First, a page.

Sheriffs say can't afford extra officers for immigration program

NASHVILLE, Tenn. (AP) - Sheriffs in most Midstate counties are hesitant to apply for a program that allows deputies to check the immigration status of jail inmates because they say they're unable to hire extra officers for the task.

The program provides federal training and equipment to sheriff's departments, making it possible to identify and help deport illegal immigrants who are booked into county jails.

But departments that participate are required to pay for extra officers to conduct the immigration duties, which a number of sheriffs say they just can't afford. "There's nobody that's not interested in that program," said Wilson County Sheriff Terry Ashe.

But, he explained, "it's not as simple as putting them on a bus and taking them back to Mexico. The federal government has not made this user-friendly."

The Davidson County Sheriff's Department, which has 15 officers trained in immigration work, launched the program in April and is among 21 police agencies in the nation using it.

The program is the first in Tennessee. Davidson County Sheriff Daron Hall said he applied for the program last year after high-profile incidents in which illegal immigrants were implicated.

Some of the immigrants had been arrested repeatedly - but never deported - before being charged with more serious crimes.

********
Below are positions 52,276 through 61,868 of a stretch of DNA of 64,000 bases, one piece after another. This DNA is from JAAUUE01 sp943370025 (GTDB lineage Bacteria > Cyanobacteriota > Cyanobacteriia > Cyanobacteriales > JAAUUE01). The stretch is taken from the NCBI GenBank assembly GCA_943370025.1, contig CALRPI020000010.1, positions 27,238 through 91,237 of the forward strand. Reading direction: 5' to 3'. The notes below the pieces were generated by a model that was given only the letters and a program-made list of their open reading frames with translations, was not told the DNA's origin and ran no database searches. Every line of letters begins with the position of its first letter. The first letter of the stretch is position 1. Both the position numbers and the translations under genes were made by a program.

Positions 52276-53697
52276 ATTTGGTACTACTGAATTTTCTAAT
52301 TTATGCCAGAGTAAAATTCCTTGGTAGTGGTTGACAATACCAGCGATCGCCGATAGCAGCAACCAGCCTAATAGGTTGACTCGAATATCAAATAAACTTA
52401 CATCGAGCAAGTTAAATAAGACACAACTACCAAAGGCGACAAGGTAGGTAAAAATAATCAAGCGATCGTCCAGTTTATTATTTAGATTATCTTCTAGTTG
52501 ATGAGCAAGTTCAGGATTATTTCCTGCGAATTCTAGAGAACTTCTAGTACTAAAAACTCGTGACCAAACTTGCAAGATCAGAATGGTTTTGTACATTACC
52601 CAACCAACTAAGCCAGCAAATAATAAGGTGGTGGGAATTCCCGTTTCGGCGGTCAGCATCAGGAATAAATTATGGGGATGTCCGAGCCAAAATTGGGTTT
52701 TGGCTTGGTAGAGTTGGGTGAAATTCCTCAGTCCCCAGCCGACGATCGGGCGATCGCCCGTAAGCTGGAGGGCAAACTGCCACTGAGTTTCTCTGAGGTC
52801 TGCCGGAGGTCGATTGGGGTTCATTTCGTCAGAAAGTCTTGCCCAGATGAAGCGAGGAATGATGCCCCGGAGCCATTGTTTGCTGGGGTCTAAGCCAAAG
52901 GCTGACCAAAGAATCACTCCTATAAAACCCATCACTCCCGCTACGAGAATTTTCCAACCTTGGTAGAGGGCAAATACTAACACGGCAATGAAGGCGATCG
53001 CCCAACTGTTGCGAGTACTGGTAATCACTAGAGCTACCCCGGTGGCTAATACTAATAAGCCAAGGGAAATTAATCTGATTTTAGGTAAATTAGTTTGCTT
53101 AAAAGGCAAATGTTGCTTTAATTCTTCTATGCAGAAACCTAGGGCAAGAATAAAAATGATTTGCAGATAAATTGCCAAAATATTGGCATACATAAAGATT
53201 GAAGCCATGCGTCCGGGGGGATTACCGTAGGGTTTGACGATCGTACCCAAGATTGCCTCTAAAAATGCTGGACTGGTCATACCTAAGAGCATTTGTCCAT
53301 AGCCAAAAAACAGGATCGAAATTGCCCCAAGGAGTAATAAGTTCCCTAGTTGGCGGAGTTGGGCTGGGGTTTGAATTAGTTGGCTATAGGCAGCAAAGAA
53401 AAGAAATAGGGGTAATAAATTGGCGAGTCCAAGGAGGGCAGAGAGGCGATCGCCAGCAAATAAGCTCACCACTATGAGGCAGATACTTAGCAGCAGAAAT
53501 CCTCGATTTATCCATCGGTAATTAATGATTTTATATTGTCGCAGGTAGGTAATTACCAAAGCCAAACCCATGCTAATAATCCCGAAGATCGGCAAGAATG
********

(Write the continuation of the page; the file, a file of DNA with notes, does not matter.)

Since the program began, nearly 10 percent of people booked into the Metro Jail have been foreign-born.

Of the 936 foreign-born inmates, 736 of them have been sent for deportation proceedings, sheriff's officials said. Hall said he's been inundated with inquiries about the program from sheriffs in the region.

Rutherford County's application has been approved, and that department expects to become the second in Tennessee to join when 10 sheriff's deputies undergo immigration training in November.

But, allocating that much manpower for immigration enforcement is beyond the reach of many departments, officials said.

"Do you understand how that can cripple a small department like mine?" questioned Maury County Sheriff Enoch George.

In recent months, Maury County sheriff's officials have tackled illegal immigration informally, inviting agents from the U.S. Bureau of Immigration and Customs Enforcement on criminal investigations in neighborhoods with large numbers of illegal immigrants.

The raids have resulted in the arrests of dozens of undocumented immigrants, officials said.

For some counties, the small size of illegal immigrant populations doesn't justify the expense. "I'm seeing more every day, but as far as crime right now, we don't have that much crime with the Hispanic people or illegal immigrants," Cheatham County Sheriff John Holder said.

In Montgomery County, sheriff's officials said they have no intention of applying for the program and unfairly burdening local taxpayers.

"We want to let the feds do what they're supposed to do," said Ted Denny, a spokesman for the Montgomery County Sheriff's Office.

(Copyright 2007 by The Associated Press. All Rights Reserved.)